Namibian captain Tjiuee Uanivi called on his national rugby federation to learn lessons from South America after the African side ended their World Cup campaign with a 36-26 defeat to Uruguay on Wednesday.
South American teams have impressed at this World Cup, with Uruguay pushing Tier 1 nations France and Italy close, and debutants Chile scoring tries against both Japan and Samoa before running out of steam against England.
But for Namibia, it has been another frustrating tournament as they lost all four matches, taking their tally now to 26 defeats and no wins across seven World Cups.
And while Uanivi pleaded for more matches, like all Tier II nations do, he said a professional franchise would also make a huge difference.
“I’m not really sure how many Tests we played in four years (since the last World Cup). I think it’s in single digits,” said the flanker, who was one of three Namibian players shown a card in Lyon.
“When you come to this level without the experience of playing Tests and the group coming together for a long time, that’s what you’ll get,” he said about the team’s four Pool A defeats, which included a 96-0 thrashing by hosts France.
“And secondly, it’s what all Tier II teams ask for every World Cup. The same question’s being asked: ‘How can you improve?’ And it’s quite easy.
“It’s playing more competitive games against Tier 1 teams with quality opposition. Whether it’s one or two games a year during those four years, I think it would be massive.”
Having sent that message out to the global governing body, World Rugby, he had another for the Namibian federation.
“And thirdly, the challenge goes out to our union. It is to get that high performance (centre) up and running, and get a franchise that is professional, same as the likes of the South American teams.”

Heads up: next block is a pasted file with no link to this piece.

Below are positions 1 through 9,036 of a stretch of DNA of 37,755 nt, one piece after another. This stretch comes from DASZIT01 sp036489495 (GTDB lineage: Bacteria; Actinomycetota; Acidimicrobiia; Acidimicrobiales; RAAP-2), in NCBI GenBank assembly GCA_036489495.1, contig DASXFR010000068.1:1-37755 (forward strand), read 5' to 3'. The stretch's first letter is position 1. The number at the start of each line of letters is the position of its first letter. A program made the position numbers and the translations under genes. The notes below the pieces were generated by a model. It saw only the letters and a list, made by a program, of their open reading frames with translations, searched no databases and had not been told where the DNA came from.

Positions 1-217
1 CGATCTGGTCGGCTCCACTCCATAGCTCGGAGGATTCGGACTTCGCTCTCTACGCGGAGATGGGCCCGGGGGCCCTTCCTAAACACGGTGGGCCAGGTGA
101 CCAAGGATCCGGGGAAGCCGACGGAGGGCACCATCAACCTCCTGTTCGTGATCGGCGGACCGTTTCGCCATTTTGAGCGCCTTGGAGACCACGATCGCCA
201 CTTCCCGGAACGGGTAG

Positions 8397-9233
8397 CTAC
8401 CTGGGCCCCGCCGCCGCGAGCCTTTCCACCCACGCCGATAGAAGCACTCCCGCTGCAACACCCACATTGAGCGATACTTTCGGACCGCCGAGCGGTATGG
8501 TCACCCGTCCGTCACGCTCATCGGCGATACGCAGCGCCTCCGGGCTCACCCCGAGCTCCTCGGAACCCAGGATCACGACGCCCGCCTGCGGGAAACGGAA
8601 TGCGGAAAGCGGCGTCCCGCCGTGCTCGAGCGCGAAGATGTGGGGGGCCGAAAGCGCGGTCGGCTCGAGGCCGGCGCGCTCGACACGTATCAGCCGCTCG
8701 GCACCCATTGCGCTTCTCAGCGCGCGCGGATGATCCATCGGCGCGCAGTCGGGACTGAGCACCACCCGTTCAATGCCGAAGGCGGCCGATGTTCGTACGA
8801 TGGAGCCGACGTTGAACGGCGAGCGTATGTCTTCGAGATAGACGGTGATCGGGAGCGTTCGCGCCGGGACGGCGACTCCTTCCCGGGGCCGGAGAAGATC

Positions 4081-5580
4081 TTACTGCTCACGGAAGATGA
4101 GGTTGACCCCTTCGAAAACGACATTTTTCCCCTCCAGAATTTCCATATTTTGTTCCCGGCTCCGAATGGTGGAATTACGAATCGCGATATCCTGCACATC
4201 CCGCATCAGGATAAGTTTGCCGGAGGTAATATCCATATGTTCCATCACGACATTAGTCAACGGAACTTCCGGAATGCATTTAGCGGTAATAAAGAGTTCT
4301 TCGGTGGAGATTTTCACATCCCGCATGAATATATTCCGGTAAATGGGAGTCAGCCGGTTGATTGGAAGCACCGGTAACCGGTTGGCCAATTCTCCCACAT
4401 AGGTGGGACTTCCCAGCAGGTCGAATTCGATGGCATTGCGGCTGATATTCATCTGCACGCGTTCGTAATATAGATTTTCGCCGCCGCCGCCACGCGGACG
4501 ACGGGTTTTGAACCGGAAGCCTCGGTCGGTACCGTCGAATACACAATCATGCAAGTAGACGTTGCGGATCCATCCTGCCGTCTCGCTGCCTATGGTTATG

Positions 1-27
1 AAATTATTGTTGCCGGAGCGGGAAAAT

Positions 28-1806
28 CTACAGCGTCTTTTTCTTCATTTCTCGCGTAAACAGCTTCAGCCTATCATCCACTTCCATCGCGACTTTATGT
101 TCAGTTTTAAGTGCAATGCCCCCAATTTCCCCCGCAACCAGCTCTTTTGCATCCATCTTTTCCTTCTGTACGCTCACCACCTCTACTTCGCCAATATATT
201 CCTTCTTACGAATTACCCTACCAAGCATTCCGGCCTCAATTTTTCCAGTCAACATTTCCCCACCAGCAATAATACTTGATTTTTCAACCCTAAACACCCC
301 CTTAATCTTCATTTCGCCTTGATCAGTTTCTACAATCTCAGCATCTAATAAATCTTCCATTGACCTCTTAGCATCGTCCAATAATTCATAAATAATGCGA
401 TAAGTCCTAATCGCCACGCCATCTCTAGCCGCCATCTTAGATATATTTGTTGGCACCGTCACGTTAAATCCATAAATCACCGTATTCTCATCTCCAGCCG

World Rugby and South American rugby bosses created a regional club tournament after the last World Cup with professional franchises.
Although the first edition in 2020 was cancelled due to Covid-19, it has continued since then, and even expanded.
Uruguay’s franchise, Penarol, won the 2022 and 2023 editions, while Chile’s Selknam were beaten finalists last year.
And Uruguay captain Andres Vilaseca acknowledged that it had made a difference.
“Year by year, this league has evolved,” he said. “We’ve been able to work for three years with a large group of professional players, but more than the economic factor, it’s the time and quality of training that we have every day.”
That, and taking part in the World Sevens circuit, has allowed Uruguayan players to make a living playing rugby.
“Uruguay had 46 professional players preparing for the World Cup,” added Vilaseca.
“This is the path, alongside more players playing abroad.”
But Vilaseca, who plays for Penarol, says growth through regional professional competitions is a more realistic way for Tier II teams to improve than to keep hoping for an invitation to rugby’s top table.
“The matches for Tier II nations are the big debate, but I don’t know if this will change. It will be very difficult, so you have to look for competition in another place,” he said. - AFP